As mentioned hereinbefore, where energy availability is not a problem as with the burning of fuel for the infrared source, achieving the requisite IS/IT ratio can be easily accomplished. However, for those targets in which energy is at a premium a more efficient modulating means than the temporal modulation of the prior art is necessary.
Temporal modulation of an infrared source, commonly known as “chopping”, may be accomplished by the apparatus illustrated in FIG. 2. In this case an infrared source 14 is located within a stationary mask 16 which has apertures 18 spaces around the periphery. The stationary mask is located co-axially with respect to a rotating mask 20 having apertures 22 which, when the mask 20 is rotated, come into alignment with apertures 18 in the stationary mask. When apertures 18 and 22 are in alignment radiation from the infrared source 14 is transmitted to the far field. When there is misalignment between apertures 18 and 22 energy from the infrared source is either absorbed by the rotating mask or reflected back to the infrared source. It will be appreciated that a large portion of this energy is lost in this process, making the temporal modulator of FIG. 2 unacceptable in situations where only a limited amount of energy is available. As mentioned before, when energy is not at a premium the temporal modulation technique illustrated in FIG. 2 is entirely satisfactory for countermeasure purposes However, because the energy is not focused from the IR source and more importantly because during a portion of the cycle the energy is absorbed by the rotating mask, the temporal modulation is not desired.
In addition to the provision of energy of the requisite intensity so that the above mentioned ratio is favorable, there is the problem of providing isotropically projected energy around an azimuth such that the energy is not distorted. When refractive optics are utilized to focus energy from an infrared source the image projected is not isotropic as illustrated in FIG. 3 but rather is broadened towards the edge of the image when a line source is projected. Thus when the modulated IR source is operating with very little tolerance in the margin necessary for the appropriate ratio it will be appreciated that intensity near the edge of the projected image may drop below the required ratio and thus the modulated source will be ineffective as a countermeasure. It is therefore desirable to project an image such as illustrated in FIG. 4 from a line source, in which the projected image is not too distorted. For the isotropically projected image the energy distribution across the projected image is uniform and maximized so that maximum use of the infrared source is possible. This type of image can be produced by the aforementioned temporal modulator of FIG. 2 since no focusing technique is utilized.
However, when energy is at a premium the temporal technique cannot be utilized and spatial modulation is required.
Referring to FIG. 5, the concept of spatial modulation is illustrated. In general, spatial modulation refers to the transmission of one or more focused beams from an infrared source. In this diagram an infrared source 30 is illustrated as projecting four narrow collimated beams 32, 34, 36 and 38. As illustrated the beams are made to rotate or revolve about the source such that the beams are swept by a detector 40 sequentially. The desired waveform at the detector 40 is illustrated in FIG. 6 to be a relatively sharp pulsed waveform in which the rise and decay of the pulse occurs rapidly. As mentioned hereinbefore, because of the relatively long wavelength of the infrared radiation the obtaining of such a sharp waveform is difficult. Generation of such a waveform will be described in connection with FIGS. 9 et sequi. However, for the present purposes of discussion spatial modulation refers to the sweeping of a collimated infrared beam past a point in space.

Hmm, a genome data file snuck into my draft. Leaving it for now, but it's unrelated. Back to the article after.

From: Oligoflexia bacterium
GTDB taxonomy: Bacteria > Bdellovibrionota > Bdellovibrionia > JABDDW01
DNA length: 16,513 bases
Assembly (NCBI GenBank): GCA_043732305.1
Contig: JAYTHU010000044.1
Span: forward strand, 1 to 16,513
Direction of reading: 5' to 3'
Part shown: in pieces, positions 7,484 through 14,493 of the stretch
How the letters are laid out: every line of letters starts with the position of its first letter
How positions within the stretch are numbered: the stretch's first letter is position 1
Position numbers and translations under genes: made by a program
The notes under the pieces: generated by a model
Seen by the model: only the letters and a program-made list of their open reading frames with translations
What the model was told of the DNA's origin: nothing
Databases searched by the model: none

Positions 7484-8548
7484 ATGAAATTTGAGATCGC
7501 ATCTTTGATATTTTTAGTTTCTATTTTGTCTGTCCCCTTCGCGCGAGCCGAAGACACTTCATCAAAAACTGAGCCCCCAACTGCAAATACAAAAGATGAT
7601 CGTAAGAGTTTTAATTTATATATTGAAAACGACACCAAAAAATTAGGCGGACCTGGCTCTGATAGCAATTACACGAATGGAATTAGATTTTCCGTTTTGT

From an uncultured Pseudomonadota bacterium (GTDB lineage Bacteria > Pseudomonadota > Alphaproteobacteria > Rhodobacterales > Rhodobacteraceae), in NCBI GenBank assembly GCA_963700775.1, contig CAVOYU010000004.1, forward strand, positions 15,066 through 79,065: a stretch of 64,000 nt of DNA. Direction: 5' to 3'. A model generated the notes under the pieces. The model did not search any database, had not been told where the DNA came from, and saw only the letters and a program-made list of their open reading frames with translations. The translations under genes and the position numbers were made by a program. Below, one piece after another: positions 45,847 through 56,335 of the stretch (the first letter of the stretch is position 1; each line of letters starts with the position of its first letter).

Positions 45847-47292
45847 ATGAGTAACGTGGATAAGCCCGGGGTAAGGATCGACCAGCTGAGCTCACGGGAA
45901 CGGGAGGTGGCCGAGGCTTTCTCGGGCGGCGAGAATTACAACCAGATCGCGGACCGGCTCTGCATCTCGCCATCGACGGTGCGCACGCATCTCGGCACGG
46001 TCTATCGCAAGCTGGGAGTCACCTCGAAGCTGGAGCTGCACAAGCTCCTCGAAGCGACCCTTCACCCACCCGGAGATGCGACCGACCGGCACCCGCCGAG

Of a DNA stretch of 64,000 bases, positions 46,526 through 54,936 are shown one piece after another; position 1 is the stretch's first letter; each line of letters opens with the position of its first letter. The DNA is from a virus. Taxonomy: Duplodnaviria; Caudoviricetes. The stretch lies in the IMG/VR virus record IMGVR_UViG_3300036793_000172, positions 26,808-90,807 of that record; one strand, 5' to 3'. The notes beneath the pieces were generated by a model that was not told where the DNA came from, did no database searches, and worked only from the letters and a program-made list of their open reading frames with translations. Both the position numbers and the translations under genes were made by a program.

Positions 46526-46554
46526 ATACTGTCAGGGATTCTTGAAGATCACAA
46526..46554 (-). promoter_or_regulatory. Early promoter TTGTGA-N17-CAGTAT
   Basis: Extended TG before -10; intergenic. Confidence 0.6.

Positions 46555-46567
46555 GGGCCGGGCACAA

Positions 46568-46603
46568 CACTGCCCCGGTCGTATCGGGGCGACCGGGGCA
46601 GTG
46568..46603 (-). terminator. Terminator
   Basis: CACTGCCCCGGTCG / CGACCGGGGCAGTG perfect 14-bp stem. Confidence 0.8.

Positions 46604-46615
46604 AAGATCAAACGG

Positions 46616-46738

As illustrated in FIG. 5, four beams are rotated or swept past detector 40. The reason for the four beam configuration is now described with reference to FIG. 7.
Referring to FIG. 7, infrared source 30 projects a narrow beam, beam 32. When the infrared source is located at a target it is possible that portions of the target close to the infrared source may act as reflectors for the source. These reflectors may inadvertently provide that the infrared radiation reaching detector 40 will resemble more a dc signal than a modulated signal. As illustrated in FIG. 7 a reflective object 42 may be in the path of beam 32 such that beam 32 is reflected as illustrated by a dotted line 44 towards detector 40 and will arrive at detector 40 after beam 34 has been detected.
Referring to FIG. 8, and more especically to waveforms designated the waveform from the reflecting object illustrated by the dotted pulse waveform may occur such that the detected signal returns to zero thereby preserving the modulation. As can be seen the combined waveform returns to a zero level at points 46. Thus while the detected signal will have a component from the reflecting object it will be appreciated that the detected signal is still modulated albeit at some other frequency.
Referring to waveforms designated B of FIG. 8, if a larger number than four beams are projected, radiation returned from the reflecting object may overlap significantly the direct radiation from the infrared source such that there will be no return to zero of the radiation detected by detector 40. The closest that the combined waveform comes to reaching the zero level is illustrated by points 48. Thus it is possible that a signal which is not sufficiently modulated will result. In general the maximum number of beams that can be projected without substantial reflective interference is a function of the duty cycle of the pulse train produced at a point in space removed from the source.